Chicago’s Doug Fogelson has been a part of the Artmill Group family in his own right for over a decade. A prolific photographer and Filter Photo’s Board President, he has grown alongside our companies making for a rich artistic partnership. We checked in with him for a little Q&A to see what he’s working on and to learn more about how his work has evolved since we first started collaborating.
How long have you worked with us?
I’ve been working with Artmill Group in one way or another for many years now. Lamin-8 mounted an exhibition titled “Cush” that was installed at the Kraft Lieberman Gallery in 2006. This is the earliest project I can recall.
Can you tell me more about that show?
“Cush” was about waves, both as really cool nature forms and symbolic of a mindset. Waves are relaxing, ephemeral, spiritual, but they can also represent tumult. The show was happening in the context of terrible wars in Iraq and Afghanistan and many of us felt pretty shaken up around that time.
On short notice, Lamin-8 sandwiched about twenty individual surfboard sized images between plexiglass and substrate. For the show I surrounded the viewer with those same overlapping images of waves mounted under the shiny (wet) plexi. There was a video montage of waves projected from a Baywatch style lifeguard stand with a soundtrack and a cast resin sculpture of a “rolling wave” in a room painted with a gradient like a surfer might see when shooting the tube.
What is the range of work Artmill has helped with?
I use all of the services offered by ArtMill. I drum scan my original film and print archival exhibition prints (with expert digital production help to get the images ready). Then we mount those images to various substrates, and frame/crate/deliver/ship/install the works in clients homes or other spaces.
How did you first learn about our framing company Seaberg?
Seaberg has been a well-known Chicago framing shop for many years. I actually worked with them through an art consultant client before they were acquired by Artmill Group. It was great to see them merge with my friends at Artmill because this meant all of the services that I need would be in one workflow.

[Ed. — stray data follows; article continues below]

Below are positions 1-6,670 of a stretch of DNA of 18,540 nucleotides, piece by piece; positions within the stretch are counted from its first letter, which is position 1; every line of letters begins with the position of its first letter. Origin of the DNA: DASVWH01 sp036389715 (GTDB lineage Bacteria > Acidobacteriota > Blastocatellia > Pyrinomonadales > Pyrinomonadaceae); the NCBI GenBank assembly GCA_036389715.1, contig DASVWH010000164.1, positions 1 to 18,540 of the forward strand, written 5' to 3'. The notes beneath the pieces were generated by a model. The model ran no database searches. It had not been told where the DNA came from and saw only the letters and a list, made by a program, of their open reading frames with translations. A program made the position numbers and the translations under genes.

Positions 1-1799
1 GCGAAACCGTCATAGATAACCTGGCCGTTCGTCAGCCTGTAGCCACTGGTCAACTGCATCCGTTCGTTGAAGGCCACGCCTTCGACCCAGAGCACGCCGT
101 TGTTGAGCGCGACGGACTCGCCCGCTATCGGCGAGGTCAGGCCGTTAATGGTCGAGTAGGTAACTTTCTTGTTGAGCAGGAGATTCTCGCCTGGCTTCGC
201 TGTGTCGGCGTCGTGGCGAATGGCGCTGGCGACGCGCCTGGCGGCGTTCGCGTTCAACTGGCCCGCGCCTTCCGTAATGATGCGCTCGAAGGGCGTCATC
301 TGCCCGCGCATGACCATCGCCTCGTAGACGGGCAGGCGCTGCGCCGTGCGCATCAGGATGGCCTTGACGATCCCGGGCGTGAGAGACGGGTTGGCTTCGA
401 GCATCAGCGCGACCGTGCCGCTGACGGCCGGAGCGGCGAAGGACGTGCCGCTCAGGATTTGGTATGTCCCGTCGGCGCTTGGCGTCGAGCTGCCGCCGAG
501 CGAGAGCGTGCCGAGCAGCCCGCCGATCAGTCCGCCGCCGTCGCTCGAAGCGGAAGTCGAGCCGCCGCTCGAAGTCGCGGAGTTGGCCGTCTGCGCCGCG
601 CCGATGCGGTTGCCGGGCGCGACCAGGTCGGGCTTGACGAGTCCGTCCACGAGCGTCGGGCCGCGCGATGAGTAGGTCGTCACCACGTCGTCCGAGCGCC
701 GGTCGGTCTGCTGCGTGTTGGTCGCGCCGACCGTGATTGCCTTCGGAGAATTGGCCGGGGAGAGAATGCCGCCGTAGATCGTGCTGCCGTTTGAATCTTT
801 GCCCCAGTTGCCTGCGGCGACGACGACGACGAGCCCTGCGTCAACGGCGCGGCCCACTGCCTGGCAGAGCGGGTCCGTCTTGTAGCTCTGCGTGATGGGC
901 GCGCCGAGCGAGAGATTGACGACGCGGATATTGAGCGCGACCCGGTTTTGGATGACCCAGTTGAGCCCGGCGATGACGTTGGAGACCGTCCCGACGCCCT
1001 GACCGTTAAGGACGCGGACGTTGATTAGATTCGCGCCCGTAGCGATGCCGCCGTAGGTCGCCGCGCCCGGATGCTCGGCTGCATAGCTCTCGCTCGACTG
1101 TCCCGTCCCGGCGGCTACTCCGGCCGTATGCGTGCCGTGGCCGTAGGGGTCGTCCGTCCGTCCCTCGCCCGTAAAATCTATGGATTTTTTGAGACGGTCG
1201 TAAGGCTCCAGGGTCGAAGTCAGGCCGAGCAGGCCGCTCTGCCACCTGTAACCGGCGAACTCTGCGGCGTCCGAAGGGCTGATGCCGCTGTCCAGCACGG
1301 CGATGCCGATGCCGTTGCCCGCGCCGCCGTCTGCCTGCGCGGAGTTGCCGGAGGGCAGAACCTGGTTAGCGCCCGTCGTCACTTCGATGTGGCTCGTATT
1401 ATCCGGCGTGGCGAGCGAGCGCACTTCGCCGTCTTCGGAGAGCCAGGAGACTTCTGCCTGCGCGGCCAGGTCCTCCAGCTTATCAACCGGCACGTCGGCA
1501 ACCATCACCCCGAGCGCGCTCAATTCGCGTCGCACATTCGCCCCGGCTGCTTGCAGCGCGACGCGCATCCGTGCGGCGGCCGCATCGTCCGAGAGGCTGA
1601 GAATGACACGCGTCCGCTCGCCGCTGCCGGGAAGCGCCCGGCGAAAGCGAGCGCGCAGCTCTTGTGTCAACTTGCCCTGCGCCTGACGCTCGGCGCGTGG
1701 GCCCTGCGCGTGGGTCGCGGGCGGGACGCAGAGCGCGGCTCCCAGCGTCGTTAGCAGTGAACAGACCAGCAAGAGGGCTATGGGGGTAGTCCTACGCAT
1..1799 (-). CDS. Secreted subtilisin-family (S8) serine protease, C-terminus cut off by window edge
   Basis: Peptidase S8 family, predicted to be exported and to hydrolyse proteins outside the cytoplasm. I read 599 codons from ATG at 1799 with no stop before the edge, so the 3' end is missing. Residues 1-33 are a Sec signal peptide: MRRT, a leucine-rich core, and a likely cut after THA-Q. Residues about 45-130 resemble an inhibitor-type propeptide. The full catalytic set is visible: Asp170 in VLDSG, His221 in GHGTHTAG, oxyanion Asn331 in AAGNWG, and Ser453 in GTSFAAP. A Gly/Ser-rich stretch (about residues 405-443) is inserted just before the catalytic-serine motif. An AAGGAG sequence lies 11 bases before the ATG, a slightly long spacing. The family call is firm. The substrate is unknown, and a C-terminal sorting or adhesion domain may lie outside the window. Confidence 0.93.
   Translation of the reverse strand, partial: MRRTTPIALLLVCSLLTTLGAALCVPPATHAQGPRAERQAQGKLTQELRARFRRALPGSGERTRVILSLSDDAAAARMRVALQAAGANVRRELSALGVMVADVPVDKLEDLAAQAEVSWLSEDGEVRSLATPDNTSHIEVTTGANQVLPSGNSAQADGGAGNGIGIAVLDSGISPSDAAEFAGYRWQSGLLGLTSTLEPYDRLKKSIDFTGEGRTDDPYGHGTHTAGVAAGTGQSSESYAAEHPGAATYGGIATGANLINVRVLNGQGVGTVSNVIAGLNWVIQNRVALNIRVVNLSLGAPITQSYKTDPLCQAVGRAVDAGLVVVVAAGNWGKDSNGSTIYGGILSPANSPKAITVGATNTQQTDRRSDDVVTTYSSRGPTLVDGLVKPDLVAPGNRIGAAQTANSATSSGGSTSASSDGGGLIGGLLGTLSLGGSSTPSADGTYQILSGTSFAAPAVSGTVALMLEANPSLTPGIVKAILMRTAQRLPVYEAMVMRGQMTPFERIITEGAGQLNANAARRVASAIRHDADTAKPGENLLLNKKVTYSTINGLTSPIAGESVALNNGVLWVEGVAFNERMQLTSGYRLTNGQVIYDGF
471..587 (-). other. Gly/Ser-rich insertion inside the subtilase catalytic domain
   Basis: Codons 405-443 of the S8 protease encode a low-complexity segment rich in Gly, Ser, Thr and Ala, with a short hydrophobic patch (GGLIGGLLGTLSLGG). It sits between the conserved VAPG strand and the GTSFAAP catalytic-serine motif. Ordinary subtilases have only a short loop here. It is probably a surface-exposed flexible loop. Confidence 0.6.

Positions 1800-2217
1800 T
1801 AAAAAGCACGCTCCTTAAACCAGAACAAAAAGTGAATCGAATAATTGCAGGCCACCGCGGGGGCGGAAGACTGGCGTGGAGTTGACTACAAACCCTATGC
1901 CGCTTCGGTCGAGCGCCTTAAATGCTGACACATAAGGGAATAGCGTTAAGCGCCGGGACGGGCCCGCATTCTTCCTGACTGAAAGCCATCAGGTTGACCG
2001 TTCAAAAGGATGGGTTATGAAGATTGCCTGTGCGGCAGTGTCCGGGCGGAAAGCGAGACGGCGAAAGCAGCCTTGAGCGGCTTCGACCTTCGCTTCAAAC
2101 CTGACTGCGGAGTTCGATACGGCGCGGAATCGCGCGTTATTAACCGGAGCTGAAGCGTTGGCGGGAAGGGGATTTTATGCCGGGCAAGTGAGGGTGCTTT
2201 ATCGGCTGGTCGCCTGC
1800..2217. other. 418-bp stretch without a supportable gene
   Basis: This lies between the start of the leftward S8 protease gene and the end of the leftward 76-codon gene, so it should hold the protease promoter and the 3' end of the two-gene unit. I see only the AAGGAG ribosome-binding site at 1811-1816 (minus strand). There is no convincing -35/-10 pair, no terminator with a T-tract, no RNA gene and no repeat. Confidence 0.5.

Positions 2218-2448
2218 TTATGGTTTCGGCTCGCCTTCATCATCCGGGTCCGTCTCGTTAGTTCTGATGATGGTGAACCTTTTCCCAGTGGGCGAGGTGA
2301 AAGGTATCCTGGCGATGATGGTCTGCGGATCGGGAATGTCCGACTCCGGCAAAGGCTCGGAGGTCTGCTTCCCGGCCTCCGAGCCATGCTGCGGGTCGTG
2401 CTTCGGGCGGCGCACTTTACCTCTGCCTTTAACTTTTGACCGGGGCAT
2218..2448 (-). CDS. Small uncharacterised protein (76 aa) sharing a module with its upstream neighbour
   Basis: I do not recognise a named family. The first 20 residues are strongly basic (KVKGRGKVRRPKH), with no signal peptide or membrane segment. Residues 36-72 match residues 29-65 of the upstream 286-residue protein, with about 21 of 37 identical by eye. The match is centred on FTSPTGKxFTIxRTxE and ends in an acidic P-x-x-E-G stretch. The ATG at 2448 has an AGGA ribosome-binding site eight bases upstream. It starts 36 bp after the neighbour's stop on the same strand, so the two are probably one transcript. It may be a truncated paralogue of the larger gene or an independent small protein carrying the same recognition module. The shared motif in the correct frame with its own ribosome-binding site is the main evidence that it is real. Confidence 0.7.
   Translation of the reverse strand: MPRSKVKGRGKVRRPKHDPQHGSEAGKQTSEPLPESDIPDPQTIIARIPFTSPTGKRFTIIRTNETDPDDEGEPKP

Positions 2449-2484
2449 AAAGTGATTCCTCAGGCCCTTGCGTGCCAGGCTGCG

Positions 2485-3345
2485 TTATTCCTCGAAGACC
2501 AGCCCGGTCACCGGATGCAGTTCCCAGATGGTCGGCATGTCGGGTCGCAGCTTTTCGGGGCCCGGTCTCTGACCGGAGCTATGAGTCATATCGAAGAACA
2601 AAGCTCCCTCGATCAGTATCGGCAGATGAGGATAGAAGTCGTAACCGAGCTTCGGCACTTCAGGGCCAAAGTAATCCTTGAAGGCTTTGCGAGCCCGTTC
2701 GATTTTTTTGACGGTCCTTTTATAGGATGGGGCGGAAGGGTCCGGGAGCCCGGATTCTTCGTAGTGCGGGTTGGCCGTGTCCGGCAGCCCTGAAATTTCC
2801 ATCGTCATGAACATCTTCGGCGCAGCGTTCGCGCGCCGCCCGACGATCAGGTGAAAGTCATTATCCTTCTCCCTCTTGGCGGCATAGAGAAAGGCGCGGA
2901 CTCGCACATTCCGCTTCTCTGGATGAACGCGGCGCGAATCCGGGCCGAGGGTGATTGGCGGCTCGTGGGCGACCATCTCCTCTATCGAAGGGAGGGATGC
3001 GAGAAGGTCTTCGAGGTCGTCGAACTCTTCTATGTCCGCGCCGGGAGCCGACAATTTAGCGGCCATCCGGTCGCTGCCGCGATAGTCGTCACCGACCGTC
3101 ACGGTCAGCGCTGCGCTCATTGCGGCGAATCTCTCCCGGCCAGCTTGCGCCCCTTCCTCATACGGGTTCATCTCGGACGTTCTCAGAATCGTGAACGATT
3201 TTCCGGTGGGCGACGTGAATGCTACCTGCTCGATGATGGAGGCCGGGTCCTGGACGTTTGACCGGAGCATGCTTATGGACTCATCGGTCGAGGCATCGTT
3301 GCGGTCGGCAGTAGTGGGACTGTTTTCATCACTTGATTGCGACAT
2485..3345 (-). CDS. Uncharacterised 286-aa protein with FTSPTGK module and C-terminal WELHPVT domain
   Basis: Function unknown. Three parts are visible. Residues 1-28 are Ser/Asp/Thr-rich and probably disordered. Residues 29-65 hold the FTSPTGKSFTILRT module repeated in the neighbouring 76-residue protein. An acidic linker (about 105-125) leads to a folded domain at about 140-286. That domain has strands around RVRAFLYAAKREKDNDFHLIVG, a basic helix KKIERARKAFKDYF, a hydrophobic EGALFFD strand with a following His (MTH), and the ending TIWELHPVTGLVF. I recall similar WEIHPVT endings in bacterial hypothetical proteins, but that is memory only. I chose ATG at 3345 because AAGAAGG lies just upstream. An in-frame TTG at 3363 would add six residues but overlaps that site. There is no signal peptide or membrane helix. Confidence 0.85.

How would you describe your aesthetic? How has your art evolved over time, whether in theme, subject, style, or execution?
I generally make my art via two processes. One is the cameraless process called photogram (or “shadow images” if you prefer) that uses a light source, an object, and a light sensitive material to record the form of the object when exposed atop the film or paper.
The other is more traditional lens based nature photography that I shoot in the field. I alter that film with chemicals and scan the results to make print editions. I call this series “Chemical Alterations.”
What would you describe as the focus of your artwork?
The photograms tend to be more graphic investigations of form, multiplicity, typologies or collections (often of obsolete materials), and transience. The focus of the chemically altered landscape images regard climate change, ecocide, extinction, and the photographic medium itself.
What drew you to photography? What kept you going?
I was initially interested in ways to physically touch the medium and I still am! While studying photography I was able to make pretty decent images, portraits, documentary, and the like, but I was and continue to be intrigued by the magical properties of light sensitive materials and their ability to record forms via light energy. Coupling that with the socio/cultural and industrial implications of the medium through manipulating the process’ inherent subject-to-object relationship excited me conceptually. I strive to make it visually and conceptually exciting.